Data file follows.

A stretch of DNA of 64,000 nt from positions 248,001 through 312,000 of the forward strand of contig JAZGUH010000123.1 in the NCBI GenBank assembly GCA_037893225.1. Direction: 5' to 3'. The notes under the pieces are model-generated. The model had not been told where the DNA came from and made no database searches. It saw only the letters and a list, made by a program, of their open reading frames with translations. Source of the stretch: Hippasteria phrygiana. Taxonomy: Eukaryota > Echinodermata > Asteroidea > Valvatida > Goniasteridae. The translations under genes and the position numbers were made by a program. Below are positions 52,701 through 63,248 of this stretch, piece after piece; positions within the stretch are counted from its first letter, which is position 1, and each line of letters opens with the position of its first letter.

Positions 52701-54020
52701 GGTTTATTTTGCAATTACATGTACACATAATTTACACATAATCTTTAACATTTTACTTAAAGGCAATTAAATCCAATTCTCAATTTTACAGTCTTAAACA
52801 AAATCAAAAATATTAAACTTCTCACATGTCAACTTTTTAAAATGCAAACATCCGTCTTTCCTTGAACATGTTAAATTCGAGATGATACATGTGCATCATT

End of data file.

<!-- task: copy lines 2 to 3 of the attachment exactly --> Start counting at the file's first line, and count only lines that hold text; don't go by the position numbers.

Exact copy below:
Positions 52701-54020
52701 GGTTTATTTTGCAATTACATGTACACATAATTTACACATAATCTTTAACATTTTACTTAAAGGCAATTAAATCCAATTCTCAATTTTACAGTCTTAAACA